Judge Contreras said Xiaomi would likely suffer "irreparable harm" in the absence of the relief, citing its share price falling almost 10% since the CCMC designation, banks suspending shares, and the company losing global contracts. He added that the DoD's memorandum that led to Xiaomi being added to the list was made on "shaky ground."

"[The memorandum] does not explicitly identify the agency's source of authority that governs the CCMC designation process, and when the memo does invoke the relevant statutory language, the excerpted language is quoted incorrectly. These errors do not inspire confidence in the fastidiousness of the agency's decision-making process," he said.

Xiaomi ended up on the list because it was allegedly a national security threat. Contreras said he was "somewhat skeptical that weighty national security interests are actually implicated here."

"Taken together, the Court concludes that Defendants have not made the case that the national security interests at stake here are compelling," he wrote.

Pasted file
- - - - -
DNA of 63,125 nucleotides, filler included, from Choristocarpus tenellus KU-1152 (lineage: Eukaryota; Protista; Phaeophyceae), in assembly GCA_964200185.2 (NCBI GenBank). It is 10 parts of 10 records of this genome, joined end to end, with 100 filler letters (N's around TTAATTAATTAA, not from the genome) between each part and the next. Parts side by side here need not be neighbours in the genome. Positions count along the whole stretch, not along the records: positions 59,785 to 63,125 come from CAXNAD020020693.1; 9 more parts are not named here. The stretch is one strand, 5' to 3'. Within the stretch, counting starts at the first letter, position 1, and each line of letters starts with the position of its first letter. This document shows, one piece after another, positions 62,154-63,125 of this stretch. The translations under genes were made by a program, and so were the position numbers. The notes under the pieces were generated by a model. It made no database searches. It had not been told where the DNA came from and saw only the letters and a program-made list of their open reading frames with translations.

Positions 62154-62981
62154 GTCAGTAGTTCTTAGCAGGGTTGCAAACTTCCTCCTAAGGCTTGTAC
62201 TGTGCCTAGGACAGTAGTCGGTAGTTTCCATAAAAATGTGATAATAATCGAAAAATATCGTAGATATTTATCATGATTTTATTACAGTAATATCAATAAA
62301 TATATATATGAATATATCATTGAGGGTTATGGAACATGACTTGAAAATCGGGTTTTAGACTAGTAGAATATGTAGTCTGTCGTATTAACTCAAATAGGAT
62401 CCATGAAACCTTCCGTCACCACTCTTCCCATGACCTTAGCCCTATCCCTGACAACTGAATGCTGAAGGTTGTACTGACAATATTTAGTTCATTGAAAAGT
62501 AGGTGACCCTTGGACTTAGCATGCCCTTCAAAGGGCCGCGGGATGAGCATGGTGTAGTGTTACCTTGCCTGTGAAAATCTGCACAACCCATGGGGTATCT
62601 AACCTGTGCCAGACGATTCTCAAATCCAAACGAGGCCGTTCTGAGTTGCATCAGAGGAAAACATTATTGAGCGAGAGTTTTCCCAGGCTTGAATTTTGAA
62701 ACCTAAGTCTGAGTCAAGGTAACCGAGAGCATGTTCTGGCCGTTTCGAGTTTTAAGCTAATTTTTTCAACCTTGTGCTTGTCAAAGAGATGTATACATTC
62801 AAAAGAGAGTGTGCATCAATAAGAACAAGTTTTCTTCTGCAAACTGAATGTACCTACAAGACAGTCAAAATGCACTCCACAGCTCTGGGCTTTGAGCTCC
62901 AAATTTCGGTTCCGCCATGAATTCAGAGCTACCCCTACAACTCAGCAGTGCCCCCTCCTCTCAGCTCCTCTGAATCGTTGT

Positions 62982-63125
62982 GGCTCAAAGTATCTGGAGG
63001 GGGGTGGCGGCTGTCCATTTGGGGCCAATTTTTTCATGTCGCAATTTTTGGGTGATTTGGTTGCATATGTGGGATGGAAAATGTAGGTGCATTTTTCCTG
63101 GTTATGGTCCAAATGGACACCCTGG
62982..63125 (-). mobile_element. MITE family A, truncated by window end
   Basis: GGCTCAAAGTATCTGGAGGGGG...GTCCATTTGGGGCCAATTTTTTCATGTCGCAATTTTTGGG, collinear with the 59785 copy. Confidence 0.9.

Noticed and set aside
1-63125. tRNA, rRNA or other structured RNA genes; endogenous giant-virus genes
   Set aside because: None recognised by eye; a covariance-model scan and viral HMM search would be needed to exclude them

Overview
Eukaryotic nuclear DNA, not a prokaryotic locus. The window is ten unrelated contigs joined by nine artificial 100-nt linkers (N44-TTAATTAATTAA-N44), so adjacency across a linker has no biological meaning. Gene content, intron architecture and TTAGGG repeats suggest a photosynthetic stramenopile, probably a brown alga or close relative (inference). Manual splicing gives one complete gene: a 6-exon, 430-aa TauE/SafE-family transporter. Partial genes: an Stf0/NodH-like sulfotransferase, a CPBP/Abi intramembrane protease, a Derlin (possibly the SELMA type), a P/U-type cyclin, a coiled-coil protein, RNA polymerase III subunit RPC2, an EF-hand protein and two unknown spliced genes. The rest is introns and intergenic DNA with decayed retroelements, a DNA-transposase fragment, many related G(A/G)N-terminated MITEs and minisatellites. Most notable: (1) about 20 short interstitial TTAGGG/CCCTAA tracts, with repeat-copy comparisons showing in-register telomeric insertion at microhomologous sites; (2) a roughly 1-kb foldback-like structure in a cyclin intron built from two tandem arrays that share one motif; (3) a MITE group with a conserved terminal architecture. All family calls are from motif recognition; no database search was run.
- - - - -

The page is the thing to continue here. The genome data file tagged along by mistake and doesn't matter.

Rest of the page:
Xiaomi said it was pleased with the outcome and will continue to its case against the DoD to have the CCMC designation removed.

"We believe that the inclusion of Xiaomi in the list of Chinese military-related enterprises is an arbitrary and arbitrary decision, and the judge also agreed with it. We will continue to ask the court to finally rule that the decree is invalid for Xiaomi," it said.

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QuantumPhysics

Posts: 5,229   +5,938
I just think it so hilarious how America's sanctions are steadily being broken down by companies that have grown so powerful and interconnected with the rest of the world that they can simply shrug those sanctions off. Hopefully Venezuela, Cuba and Iran will as well.